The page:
I’ve always had to travel for the holidays. My parents were wonderful about keeping Christmas morning focused on our immediate family, waking up at home with Santa gifts under the tree. But then after breakfast, we’d be packed up and on the road for at least an hour’s drive to visit relatives.
When my first baby was born, my husband and I decided we weren’t going to travel for the holidays. She was a preemie, we were recovering NICU parents, and she was only a few months old. Plus, my husband had always been a closeted Clark Griswold, and wanted to make Christmas magical for his firstborn.
Then the miraculous happened. My entire extended family was coming to me in Chicago on Christmas! In truth it wasn’t just me drawing them there, some cousins lived in the city too, but now 30-some of my relatives were going to be gathered in our city to celebrate a real “big old-fashioned family Christmas!”
My husband and I planned a casual Christmas eve dinner with friends since my family would be arriving Christmas day. I couldn’t wait to introduce our new bundle of joy to the expansive extended family she’d been blessed with, plus my three younger brothers, one even flying in from his job overseas. I imagined everyone swooning over her and pictured us bundling up and strolling downtown to take in the twinkling magic of Michigan Avenue at night.
But the day before Christmas she got sick. New parent worry kicked in and we took her to the doctor that day, assuming we were probably overreacting. A quick check-up later and we were told to go straight to the ER and, alarmingly, not to even stop at home.
Our little preemie had RSV. No visitors. No unwrapping gifts under the tree. No “big old-fashioned family Christmas”.
RSV is no joke. Counting your baby’s breaths while seeing the full outline of her tiny rib cage is something I wouldn’t wish on anyone. This was not going to be the Christmas we’d imagined, yet something about being in the kindred company at a children’s hospital on Christmas both humbled us and made us feel extremely grateful.
Having good health insurance and your kid at a top-notch children’s hospital that even had Disney movies on demand, meant we never had to question her care or be overly concerned about cost. Plus, we knew our stay was only temporary. Other children down the hall or up the elevators didn’t know when they would be going home and we noticed some of those kids were alone. We imagined the agonized choice of parents who would be feeling the financial strain and the pull of their other children and family who needed them too this time of year.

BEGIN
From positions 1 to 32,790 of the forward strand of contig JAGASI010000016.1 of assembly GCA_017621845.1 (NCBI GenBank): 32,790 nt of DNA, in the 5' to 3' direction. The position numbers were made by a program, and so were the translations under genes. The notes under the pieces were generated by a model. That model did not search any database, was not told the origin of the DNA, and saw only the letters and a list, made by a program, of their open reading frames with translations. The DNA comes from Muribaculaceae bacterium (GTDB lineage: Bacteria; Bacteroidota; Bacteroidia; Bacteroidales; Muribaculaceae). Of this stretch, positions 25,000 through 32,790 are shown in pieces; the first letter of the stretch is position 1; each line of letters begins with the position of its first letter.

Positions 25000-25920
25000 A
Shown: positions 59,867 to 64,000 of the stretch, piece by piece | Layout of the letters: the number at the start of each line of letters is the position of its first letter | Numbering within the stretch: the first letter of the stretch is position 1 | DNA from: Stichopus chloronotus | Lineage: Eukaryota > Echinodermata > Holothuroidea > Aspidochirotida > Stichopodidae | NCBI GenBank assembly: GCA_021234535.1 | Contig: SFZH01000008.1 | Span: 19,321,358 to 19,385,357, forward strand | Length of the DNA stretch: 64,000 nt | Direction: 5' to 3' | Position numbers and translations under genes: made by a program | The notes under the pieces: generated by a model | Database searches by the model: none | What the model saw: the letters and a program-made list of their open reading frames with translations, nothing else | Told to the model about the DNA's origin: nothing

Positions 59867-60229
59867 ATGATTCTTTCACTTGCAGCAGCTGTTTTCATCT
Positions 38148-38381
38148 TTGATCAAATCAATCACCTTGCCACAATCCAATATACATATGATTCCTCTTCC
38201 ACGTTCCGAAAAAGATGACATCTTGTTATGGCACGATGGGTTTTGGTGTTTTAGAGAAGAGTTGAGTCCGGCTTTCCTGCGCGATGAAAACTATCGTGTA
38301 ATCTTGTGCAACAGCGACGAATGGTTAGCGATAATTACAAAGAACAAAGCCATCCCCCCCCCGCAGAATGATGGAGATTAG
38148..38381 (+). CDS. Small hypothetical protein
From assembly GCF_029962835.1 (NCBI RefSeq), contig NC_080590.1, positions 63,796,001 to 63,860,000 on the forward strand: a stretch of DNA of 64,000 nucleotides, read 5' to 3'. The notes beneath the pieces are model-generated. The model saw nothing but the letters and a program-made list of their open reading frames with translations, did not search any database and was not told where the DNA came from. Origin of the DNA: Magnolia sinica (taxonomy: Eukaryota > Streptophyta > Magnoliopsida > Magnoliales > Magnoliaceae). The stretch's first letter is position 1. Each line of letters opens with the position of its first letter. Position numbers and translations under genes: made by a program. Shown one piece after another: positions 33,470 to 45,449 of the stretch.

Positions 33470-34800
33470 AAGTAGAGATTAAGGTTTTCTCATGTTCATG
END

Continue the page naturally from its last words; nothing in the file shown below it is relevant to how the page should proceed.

The nurses also couldn’t have been nicer. Clearly on an empathy level above most, they were spending a Christmas Eve away from their own families, yet they encouraged us to sneak out and have a Christmas Eve dinner with ours. When our daughter fell asleep, we kept our plans with friends who had waited to eat until we could get to their place at 10 p.m. A “Friendsmas” Eve tradition was born that night.
The hospital gave out gifts to every patient and we received a little white teddy bear with a Target gift card. We asked the nurses to pass on the gift card to another family who needed it and decided every year forward, we’d bring our daughter to donate toys to the hospital.
My husband, even with his holiday heartbroken, had run home to gather us overnight supplies and brought back the book The Night Before Christmas to read to his baby girl and continue a family tradition from his own childhood.
Thankfully by two days post-Christmas, my daughter was well enough to be unmonitored and my immediate family came to visit her. My overseas brother was able to hold his first niece. My other brother was christened an uncle by getting a shirt full of baby puke. And we were all grateful for some laughter after a harrowing few days.
While we didn’t have the big extended family Christmas we expected, it turned out to be one of those “true meaning of Christmas” experiences we’ll never forget.
Originally published on Parent.com
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